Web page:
It turns out by comparing this year's edition to the 1995 group, I was being too generous to the current crop of Bears.
Initially I connected the two in my mind because the '95 Bears could put points on the board but weren't so great at keeping the other team from doing the same -- just like the team they have now.
But that sells the best team of the Dave Wannstedt era short, and probably by a good margin. The '95 Bears (9-7) finished the season as the eighth-highest scoring team in the league, and it was no fluke. They were also ninth in overall yardage gained. Erik Kramer was having what is likely the best season every by a Bears QB. Curtis Conway and Jeff Graham each caught for more than 1,000 yards. Even Rashaan Salaam gained 1,000 rushing yards, despite a pathetic 3.5 yards-per-carry average.
In short, it may have been the best offensive season the Bears have had since the Super Bowl-winning season. And I'm including the Super Bowl-losing season in which they finished second in the NFL in points but only 15th in yards, because -- lets face it -- the offense was pretty lucky that season, and by the end of that year QB Rex Grossman was in full meltdown mode after playing huge through the first third of the schedule.
The 2008 Bears? Coach Lovie Smith's crew came in to Sunday's game against St. Louis 10th in points and 22nd in yardage. They are the 21st-worst defensive team in the NFL before shutting down the Rams. They are not as good on either side of the ball as the '95 team. I'd throw more stats at you, but I don't think it's very debatable.
The funny thing is, this year's team is now 6-5 and could make the playoffs -- which they didn't do in '95. The schedule could be pretty soft down the stretch. Only Minnesota has a winning record at 6-5. The rest of the games are against Jacksonville (4-7), New Orleans (5-5), Green Bay (5-5) and Houston (4-7). (Obviously, the Packers haven''t played as I write this).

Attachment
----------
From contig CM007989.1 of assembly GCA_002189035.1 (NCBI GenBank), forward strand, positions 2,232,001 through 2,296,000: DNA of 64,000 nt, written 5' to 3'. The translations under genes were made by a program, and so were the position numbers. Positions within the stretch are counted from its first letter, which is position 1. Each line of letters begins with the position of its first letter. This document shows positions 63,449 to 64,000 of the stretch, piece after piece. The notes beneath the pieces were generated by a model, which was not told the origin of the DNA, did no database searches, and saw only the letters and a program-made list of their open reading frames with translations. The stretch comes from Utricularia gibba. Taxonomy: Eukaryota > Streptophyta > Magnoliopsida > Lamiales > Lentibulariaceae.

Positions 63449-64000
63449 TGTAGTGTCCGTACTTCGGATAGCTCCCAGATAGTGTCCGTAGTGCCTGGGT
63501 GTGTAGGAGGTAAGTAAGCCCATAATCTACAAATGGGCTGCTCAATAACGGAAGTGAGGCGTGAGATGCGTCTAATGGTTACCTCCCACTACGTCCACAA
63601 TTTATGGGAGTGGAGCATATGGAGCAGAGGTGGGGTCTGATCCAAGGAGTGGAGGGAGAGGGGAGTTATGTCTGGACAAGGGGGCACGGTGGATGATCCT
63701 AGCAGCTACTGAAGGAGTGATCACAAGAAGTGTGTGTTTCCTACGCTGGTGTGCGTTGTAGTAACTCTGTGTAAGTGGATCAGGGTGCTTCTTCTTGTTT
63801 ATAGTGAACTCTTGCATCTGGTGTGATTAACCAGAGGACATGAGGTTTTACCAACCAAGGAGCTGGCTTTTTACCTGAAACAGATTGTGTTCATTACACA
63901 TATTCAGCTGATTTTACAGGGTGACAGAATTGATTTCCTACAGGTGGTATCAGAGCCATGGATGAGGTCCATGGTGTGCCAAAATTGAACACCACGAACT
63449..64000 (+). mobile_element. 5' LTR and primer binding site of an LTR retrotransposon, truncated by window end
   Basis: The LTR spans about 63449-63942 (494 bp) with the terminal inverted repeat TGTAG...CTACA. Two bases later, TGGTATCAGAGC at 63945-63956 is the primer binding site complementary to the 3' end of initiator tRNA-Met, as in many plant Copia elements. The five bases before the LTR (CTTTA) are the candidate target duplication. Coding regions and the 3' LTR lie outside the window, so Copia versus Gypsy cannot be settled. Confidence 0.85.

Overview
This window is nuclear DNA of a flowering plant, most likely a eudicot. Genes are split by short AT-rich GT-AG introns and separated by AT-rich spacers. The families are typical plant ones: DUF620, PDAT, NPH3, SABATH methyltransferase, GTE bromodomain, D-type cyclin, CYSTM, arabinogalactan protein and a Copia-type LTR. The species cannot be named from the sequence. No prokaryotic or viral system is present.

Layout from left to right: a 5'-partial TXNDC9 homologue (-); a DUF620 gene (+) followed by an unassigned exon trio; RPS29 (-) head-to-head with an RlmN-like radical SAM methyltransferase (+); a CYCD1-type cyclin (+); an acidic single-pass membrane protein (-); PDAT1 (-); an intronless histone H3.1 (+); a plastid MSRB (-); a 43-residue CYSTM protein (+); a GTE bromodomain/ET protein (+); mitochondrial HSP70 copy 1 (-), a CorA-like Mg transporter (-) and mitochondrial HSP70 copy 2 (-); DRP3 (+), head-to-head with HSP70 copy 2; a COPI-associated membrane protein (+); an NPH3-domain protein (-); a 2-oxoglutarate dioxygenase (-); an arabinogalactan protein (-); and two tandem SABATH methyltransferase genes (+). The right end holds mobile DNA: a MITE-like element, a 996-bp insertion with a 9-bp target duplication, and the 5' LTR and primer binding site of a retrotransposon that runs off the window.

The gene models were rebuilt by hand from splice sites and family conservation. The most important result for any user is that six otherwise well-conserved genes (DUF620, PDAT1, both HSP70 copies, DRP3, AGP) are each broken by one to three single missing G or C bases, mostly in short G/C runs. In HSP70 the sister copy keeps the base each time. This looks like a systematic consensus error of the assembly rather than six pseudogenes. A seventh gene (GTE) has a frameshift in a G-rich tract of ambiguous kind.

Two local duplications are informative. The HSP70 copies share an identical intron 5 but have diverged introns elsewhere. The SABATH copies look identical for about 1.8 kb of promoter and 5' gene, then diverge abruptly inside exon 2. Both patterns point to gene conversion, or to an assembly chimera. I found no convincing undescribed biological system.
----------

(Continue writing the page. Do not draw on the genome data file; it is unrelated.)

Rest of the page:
Then again, I think all those teams are capable of beating the Bears. The Packers have already beaten them badly, the Vikings hung 41 points on them in a loss and New Orleans is the only NFC South team that hasn't beaten the bears this season.
But even if the Bears do make the postseason, I still think the '95 team was better. Especially when you consider that year the Bears only two games against teams that finished worse than 7-9. (That's not an arbitrary starting point. I picked 7-9 because that should at least make you a nominal playoff contender over the last four weeks of the season.)
This year the Bears have five such patsies on the schedule on pace to finish worse than that, maybe a sixth if the Eagles (5-5) continue their recent nosedive.
And that brings me to an even larger point. It's no secret that I'm no fan of Dave Wannstedt. And I've just pointed out that his best team didn't even make the playoffs. But Wannstedt, who made the playoffs once, had a much tougher road than Smith and GM Jerry Angelo have had. Wanny had to battle against a dynastic Packers team, very good Vikings teams, the tail end of the Lions' last good run and the front end of the Buccaneers' run at success (which Smith should be very well acquainted with).
Smith and Angelo have made the playoffs twice, both times winning NFC North Divisions filled with patsies. They've also finished last twice in the same cream-puff division in which the 2007 Packers might be considered the only good team.
I think that says a lot about where the Bears are at as a franchise right now. And whether they pick it up or pack it in down the stretch this season will say a lot about how much longer Smith and Angelo should stay in power.